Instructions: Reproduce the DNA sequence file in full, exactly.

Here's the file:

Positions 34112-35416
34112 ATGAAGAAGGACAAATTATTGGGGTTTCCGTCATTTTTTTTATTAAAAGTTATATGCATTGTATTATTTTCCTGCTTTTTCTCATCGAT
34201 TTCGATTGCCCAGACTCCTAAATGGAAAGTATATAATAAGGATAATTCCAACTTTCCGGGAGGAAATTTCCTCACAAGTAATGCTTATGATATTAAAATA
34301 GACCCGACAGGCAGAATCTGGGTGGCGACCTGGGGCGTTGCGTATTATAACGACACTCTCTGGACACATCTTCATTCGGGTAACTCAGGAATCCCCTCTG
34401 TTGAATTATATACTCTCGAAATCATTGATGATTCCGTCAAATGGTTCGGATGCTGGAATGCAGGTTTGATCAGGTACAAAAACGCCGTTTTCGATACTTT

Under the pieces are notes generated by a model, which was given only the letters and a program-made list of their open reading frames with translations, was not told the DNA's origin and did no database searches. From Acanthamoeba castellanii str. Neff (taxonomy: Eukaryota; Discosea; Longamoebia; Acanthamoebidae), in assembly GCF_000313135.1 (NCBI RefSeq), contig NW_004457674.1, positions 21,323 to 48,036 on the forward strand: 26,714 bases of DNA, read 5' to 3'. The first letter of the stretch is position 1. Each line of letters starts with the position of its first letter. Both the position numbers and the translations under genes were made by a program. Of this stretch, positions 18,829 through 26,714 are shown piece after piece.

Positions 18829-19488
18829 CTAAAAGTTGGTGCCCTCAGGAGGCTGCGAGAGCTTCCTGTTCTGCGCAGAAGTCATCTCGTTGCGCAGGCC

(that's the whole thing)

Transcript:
Positions 34112-35416
34112 ATGAAGAAGGACAAATTATTGGGGTTTCCGTCATTTTTTTTATTAAAAGTTATATGCATTGTATTATTTTCCTGCTTTTTCTCATCGAT
34201 TTCGATTGCCCAGACTCCTAAATGGAAAGTATATAATAAGGATAATTCCAACTTTCCGGGAGGAAATTTCCTCACAAGTAATGCTTATGATATTAAAATA
34301 GACCCGACAGGCAGAATCTGGGTGGCGACCTGGGGCGTTGCGTATTATAACGACACTCTCTGGACACATCTTCATTCGGGTAACTCAGGAATCCCCTCTG
34401 TTGAATTATATACTCTCGAAATCATTGATGATTCCGTCAAATGGTTCGGATGCTGGAATGCAGGTTTGATCAGGTACAAAAACGCCGTTTTCGATACTTT

Under the pieces are notes generated by a model, which was given only the letters and a program-made list of their open reading frames with translations, was not told the DNA's origin and did no database searches. From Acanthamoeba castellanii str. Neff (taxonomy: Eukaryota; Discosea; Longamoebia; Acanthamoebidae), in assembly GCF_000313135.1 (NCBI RefSeq), contig NW_004457674.1, positions 21,323 to 48,036 on the forward strand: 26,714 bases of DNA, read 5' to 3'. The first letter of the stretch is position 1. Each line of letters starts with the position of its first letter. Both the position numbers and the translations under genes were made by a program. Of this stretch, positions 18,829 through 26,714 are shown piece after piece.

Positions 18829-19488
18829 CTAAAAGTTGGTGCCCTCAGGAGGCTGCGAGAGCTTCCTGTTCTGCGCAGAAGTCATCTCGTTGCGCAGGCC